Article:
If Christopher Tolkien really wants his father to be seen as a scholar and a creator of serious works – and not simply a maker of revenue-generating pop culture product – he needs to loosen restrictions on the archival material and make it more readily available to scholars around the world. I fully understand that we are dealing with the son of the creator, and I support the idea that the family deserves to reap the financial benefits of Tolkien’s creativity.

However, if Tolkien scholarship is really to grow and thrive, a time must come when the family loosens the reins on the material and makes it more freely available for researchers worldwide. If Tolkien’s works are to be studied as great literature – not as genre fiction – scholars must be allowed to treat the holdings of the archives as literary-historical documents, not as the private property of one man’s family. Scholarship on Richard Wagner could not come into its own until his widow Cosima Wagner’s grip on the material was loosened. We may have to wait a while yet for Tolkien scholarship to come into its own.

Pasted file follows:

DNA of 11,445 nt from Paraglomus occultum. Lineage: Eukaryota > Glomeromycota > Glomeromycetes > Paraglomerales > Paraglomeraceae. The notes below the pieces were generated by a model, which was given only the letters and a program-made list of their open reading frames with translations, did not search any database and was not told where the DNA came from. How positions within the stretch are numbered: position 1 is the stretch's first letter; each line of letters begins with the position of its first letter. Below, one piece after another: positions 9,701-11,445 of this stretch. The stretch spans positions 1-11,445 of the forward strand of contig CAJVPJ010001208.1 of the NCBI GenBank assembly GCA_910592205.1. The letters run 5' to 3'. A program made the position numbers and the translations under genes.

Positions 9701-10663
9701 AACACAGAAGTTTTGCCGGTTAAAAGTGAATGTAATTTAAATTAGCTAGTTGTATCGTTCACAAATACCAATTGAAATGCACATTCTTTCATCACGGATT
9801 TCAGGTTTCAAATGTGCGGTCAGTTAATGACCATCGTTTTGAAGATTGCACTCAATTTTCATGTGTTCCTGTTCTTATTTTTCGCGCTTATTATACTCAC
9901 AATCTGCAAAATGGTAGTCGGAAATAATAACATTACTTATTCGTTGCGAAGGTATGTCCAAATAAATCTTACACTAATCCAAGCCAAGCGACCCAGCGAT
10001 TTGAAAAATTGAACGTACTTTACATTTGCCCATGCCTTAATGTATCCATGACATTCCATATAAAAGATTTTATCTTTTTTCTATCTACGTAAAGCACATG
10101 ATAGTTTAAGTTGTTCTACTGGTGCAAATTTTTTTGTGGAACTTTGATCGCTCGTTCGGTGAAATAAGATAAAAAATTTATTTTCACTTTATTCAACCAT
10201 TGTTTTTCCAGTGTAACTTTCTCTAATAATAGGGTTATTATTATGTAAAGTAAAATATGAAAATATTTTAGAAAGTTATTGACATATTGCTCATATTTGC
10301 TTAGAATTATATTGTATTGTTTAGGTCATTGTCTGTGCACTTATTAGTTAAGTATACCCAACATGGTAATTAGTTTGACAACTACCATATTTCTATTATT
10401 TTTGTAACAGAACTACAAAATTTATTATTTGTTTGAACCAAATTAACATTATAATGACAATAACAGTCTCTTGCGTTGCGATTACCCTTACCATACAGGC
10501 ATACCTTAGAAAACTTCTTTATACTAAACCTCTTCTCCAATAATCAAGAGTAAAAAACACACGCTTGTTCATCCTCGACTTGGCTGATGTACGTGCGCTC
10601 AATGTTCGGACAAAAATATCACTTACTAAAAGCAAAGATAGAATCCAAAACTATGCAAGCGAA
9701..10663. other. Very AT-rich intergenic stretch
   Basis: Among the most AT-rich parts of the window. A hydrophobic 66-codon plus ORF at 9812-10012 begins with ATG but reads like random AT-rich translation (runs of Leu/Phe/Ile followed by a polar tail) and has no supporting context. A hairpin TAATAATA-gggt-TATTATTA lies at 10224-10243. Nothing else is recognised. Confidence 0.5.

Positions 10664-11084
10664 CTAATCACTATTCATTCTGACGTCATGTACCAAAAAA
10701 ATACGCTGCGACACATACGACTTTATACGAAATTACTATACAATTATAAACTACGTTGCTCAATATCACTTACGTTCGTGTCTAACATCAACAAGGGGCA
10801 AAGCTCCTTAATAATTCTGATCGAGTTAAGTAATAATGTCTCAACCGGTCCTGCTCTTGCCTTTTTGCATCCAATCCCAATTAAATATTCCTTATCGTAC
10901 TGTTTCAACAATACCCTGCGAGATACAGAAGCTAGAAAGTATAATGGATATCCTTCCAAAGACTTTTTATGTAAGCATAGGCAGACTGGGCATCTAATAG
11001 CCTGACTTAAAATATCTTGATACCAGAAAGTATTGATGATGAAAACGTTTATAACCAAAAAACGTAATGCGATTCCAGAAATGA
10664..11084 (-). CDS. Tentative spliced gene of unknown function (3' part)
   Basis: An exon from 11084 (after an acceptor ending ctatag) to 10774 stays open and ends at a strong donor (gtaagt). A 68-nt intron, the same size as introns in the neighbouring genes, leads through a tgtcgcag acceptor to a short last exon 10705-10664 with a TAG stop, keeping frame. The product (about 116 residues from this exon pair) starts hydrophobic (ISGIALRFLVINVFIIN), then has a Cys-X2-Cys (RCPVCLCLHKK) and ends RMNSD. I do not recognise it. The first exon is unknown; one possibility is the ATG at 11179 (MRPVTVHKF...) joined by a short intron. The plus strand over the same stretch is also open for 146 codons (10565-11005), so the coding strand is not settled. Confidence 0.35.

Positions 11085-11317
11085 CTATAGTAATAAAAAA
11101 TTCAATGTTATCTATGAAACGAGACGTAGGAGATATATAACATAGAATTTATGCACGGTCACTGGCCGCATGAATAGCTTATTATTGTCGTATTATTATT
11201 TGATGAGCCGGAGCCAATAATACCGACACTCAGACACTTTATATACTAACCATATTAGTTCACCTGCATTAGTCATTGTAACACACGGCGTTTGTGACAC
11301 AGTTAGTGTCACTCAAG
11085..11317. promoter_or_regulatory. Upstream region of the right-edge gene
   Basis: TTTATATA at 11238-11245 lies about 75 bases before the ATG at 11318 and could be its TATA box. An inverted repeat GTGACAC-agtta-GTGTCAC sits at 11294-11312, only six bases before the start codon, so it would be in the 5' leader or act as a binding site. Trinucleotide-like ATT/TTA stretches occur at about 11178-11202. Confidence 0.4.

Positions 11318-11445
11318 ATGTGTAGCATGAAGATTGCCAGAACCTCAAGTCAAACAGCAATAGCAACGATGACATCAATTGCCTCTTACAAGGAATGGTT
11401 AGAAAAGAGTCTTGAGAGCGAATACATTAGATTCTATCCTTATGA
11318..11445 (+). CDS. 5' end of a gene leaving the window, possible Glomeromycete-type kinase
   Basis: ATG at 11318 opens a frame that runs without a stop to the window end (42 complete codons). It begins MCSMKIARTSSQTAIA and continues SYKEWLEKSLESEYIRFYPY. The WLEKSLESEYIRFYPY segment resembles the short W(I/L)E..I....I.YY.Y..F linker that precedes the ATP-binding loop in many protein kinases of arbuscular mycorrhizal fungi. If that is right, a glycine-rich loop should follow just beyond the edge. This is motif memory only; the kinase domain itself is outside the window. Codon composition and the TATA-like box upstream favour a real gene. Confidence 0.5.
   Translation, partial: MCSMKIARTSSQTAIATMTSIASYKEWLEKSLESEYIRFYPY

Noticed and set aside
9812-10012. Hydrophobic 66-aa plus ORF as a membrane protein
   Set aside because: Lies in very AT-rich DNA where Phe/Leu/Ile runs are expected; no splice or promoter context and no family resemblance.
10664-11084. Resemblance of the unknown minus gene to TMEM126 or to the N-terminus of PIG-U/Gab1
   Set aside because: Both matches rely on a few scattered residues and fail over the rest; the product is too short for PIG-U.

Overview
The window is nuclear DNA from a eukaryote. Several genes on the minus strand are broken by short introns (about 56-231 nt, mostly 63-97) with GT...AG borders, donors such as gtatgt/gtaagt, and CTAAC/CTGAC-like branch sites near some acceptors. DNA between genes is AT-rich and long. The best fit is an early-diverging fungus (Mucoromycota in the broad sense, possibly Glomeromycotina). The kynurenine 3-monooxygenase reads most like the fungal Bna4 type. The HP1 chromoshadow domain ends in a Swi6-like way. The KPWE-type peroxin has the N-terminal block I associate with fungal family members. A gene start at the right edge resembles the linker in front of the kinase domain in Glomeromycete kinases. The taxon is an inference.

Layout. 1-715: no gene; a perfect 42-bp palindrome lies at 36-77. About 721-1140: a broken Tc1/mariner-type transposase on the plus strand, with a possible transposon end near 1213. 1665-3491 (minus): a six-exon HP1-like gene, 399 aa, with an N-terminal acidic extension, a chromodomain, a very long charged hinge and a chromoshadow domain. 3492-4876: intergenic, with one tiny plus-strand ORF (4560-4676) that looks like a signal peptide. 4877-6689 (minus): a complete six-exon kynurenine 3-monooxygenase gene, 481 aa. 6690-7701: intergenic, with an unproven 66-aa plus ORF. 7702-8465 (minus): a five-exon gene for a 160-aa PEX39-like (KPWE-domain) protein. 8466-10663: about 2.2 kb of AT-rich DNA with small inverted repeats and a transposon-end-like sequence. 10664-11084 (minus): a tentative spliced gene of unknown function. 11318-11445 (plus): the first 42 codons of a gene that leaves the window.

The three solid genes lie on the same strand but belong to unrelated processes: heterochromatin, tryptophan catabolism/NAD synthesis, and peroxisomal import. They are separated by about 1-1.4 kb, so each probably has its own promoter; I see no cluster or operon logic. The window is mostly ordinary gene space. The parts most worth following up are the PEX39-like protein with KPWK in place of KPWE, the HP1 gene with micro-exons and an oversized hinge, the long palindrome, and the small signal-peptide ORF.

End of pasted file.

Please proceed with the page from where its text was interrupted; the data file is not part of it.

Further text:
Fathers & Daughters

After our tour of the archives, we all had lunch together in one of the library’s meeting rooms. Each person in the group introduced himself or herself and said what class or Tolkien Society he or she belonged to. Each person then explained what drew him or her to Tolkien’s works.

Students from Norse religion course, Newberry Library class on The Hobbit’s mythic
sources, Carthage College Tolkien Society & Wheaton College Tolkien Society